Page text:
We begin by pointing out that COGSA does not apply by its own force and effect, since the incident occurred in the yard and not on the vessel.7 Rather, the Bill of Lading incorporates COGSA.8 Thus, its provisions are merely terms of the contract of carriage which, like any other contractual terms, call out for judicial interpretation in case of dispute. Commonwealth Petrochemicals, Inc. v. S/S Puerto Rico, 607 F.2d 322, 1979 A.M.C. 2772 (4th Cir. 1979):
We have held that when COGSA does not apply of its own force but is incorporated into a maritime contract by reference, it does not have 'statute rank'; rather, it is merely part of the contract, a term like any other.... In Pannell v. United States Lines Co., 263 F.2d 497, 498 (2nd Cir.), cert. denied, 359 U.S. 1013 (, 79 S.Ct. 1151, 3 L.Ed.2d 1037) (1959), the ... Second Circuit held that when COGSA does not apply ex proprio vigore, effect should be given to the parties' definition of package even if that definition is contrary to that which would control if COGSA were directly applicable.
607 F.2d at 325, 1979 A.M.C. at 2776. In Pannell, the Court explained: "Where a statute is incorporated by reference its provisions are merely terms of the contract evidenced by the bill of lading." 263 F.2d at 498, 1959 A.M.C. at 936; see also General Motors Corp. v. Pennsylvania Railroad Co., 357 F.Supp. 646, 651 n.6 (S.D.N.Y.1973); U. S. v. Central Gulf Steamship Co., 340 F.Supp. 473, 479 (E.D.La.), aff'd., 456 F.2d 1281 (5th Cir. 1972).
The District Court further observed that the Fifth Circuit had not established a test to determine what constitutes a "package" under COGSA. Since the date of its order, this Court has formulated such a test in whose good hands the parties-and the District Court-must rest.
Allstate involved the loss of 341 cartons of stereo equipment. The shipper loaded the cartons inside a container, sealed it, and had its agent deliver it to the carrier. The carrier issued a Bill of Lading which described the contents both in number and in kind.9 When the container arrived in Venezuela, it was as empty as a can of soda on a hot summer day. The shipper sought recovery for its full damages, but the carrier, relying on COGSA, sought shelter in the $500 limitation. Although the District Court concluded that the container was the COGSA package, the winds of judicial change Schwepped away the $500 shelter and exposed the carrier to full liability.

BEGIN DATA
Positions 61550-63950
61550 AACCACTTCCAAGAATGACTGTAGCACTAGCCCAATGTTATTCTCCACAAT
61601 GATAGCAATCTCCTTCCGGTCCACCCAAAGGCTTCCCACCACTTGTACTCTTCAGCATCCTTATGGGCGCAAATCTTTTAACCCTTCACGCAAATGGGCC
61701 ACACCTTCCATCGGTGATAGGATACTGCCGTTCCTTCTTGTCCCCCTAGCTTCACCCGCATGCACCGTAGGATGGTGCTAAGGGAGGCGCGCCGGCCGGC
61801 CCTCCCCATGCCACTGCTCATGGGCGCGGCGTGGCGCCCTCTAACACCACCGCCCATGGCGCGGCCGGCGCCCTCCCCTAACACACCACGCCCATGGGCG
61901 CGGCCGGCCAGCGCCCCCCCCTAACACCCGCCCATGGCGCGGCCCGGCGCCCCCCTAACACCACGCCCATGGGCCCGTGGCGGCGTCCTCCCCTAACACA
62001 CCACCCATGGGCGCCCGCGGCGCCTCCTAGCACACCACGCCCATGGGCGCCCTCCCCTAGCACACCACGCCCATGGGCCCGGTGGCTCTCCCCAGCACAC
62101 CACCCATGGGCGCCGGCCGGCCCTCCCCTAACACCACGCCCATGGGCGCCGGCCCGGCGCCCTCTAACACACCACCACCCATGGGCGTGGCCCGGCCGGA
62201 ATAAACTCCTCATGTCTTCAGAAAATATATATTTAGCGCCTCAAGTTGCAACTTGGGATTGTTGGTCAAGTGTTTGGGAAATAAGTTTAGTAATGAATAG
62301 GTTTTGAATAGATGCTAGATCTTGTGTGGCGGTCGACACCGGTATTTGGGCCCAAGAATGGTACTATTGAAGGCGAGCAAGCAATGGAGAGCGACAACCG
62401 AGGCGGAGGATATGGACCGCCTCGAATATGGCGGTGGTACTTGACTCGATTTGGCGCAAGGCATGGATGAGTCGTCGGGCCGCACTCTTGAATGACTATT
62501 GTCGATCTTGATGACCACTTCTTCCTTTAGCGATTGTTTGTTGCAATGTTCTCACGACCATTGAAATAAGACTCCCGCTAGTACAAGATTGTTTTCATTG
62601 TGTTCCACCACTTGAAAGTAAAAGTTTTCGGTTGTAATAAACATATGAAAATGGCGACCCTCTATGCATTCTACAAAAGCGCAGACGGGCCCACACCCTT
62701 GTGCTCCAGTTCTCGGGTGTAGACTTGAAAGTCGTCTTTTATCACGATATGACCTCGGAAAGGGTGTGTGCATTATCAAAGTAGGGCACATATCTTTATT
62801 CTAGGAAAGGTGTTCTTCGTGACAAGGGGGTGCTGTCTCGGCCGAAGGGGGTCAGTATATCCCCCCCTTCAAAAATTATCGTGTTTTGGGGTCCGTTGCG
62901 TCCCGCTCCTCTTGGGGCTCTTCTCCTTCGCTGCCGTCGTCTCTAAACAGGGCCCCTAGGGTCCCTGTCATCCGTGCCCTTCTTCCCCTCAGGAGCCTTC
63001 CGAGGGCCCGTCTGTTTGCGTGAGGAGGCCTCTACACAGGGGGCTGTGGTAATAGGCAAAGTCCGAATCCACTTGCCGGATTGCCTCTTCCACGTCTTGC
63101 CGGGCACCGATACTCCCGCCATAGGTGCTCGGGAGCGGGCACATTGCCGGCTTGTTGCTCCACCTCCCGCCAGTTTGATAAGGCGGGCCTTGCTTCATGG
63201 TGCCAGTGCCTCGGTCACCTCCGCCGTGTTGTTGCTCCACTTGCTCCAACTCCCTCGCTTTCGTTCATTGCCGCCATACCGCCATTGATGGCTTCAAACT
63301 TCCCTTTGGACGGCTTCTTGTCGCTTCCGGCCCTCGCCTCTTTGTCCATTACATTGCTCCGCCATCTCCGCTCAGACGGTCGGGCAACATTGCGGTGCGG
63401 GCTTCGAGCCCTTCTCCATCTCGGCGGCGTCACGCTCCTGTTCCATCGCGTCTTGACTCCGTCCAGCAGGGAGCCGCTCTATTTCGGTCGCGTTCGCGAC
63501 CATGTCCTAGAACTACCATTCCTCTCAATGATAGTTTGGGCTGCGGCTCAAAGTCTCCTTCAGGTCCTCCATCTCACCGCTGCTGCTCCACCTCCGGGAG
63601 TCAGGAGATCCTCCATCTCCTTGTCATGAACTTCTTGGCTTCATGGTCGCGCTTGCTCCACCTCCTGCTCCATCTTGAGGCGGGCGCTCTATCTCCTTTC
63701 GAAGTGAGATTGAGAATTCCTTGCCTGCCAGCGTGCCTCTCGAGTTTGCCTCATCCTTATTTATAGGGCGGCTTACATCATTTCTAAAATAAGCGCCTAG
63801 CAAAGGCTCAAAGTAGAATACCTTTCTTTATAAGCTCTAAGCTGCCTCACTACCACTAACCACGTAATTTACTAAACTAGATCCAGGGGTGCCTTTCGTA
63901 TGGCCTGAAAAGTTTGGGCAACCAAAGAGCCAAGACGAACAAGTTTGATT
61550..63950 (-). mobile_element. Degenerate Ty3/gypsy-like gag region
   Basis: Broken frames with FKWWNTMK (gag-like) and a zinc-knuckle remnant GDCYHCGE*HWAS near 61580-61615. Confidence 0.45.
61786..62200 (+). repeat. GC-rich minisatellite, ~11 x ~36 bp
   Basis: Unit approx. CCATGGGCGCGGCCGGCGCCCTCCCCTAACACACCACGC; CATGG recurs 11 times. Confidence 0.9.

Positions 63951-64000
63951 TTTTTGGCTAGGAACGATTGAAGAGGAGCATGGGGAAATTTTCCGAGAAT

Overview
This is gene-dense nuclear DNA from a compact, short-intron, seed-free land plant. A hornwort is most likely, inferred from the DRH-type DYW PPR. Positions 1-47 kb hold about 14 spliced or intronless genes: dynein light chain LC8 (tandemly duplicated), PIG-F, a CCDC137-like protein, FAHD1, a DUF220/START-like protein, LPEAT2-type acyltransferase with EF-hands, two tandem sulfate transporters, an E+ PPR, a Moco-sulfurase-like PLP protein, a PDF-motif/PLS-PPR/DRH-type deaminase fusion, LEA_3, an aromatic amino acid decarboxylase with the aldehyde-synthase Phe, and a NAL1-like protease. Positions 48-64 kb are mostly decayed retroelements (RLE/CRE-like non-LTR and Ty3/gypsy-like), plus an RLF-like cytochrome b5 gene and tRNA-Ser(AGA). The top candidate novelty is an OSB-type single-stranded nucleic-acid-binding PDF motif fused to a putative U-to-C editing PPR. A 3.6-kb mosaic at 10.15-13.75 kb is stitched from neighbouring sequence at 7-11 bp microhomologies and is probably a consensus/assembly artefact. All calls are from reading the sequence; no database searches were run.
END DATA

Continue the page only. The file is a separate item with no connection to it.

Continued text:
Judge Anderson, writing for the Court, after reviewing the history of COGSA and decisions in other Circuits, found that each stereo carton was a discrete "package". He based his decision on a case in the Second Circuit, Mitsui & Co. v. American Export Lines, 636 F.2d 807, ---- A.M.C. ---- (2nd Cir. 1981). There Judge Friendly expressly rejected as unworkable and unsound the old "functional economics" test,10 propounded in Royal Typewriter Co., Division of Litton Business Systems Inc. v. M/V Kulmerland, 483 F.2d 645, 1974 A.M.C. 1784 (2nd Cir. 1973). Instead, relying on dicta in Leather's Best, Inc. v. SS Mormaclynx, 451 F.2d 800, 815, 1971 A.M.C. 2383, 2402 (2nd Cir. 1971), he looked to see whether the carrier had clear, unequivocal notice of the container's contents:
Clearly the goal of international uniformity is better served by the approach in Leather's Best that generally a container supplied by the carrier is not a COGSA package if its contents and the number of packages or units are disclosed.
636 F.2d at 821, ---- A.M.C. at ----.
We find nothing in the Bill of Lading to indicate that the contracting parties intended some special meaning of the term "package". Since Croft & Scully included information about the contents of the container and their number, Allstate governs. Therefore, the District Court erred in granting summary judgment on the "package" issue.
Customary Freight Unit
Even if the container was not a COGSA "package", Shippers Stevedoring contends, the Court should uphold the $500 award because the container was a "customary freight unit" within the ambit of § 4(5) of COGSA, and thus the Himalaya Clause still applies. At the outset, we reject Croft & Scully's argument that Shippers Stevedoring waived this point in the trial below.11 The District Court, of course, never considered the issue, given its conclusion that the container was a "package", but in the light of our decision that Allstate supercedes the District Court's finding, we must necessarily address this claim.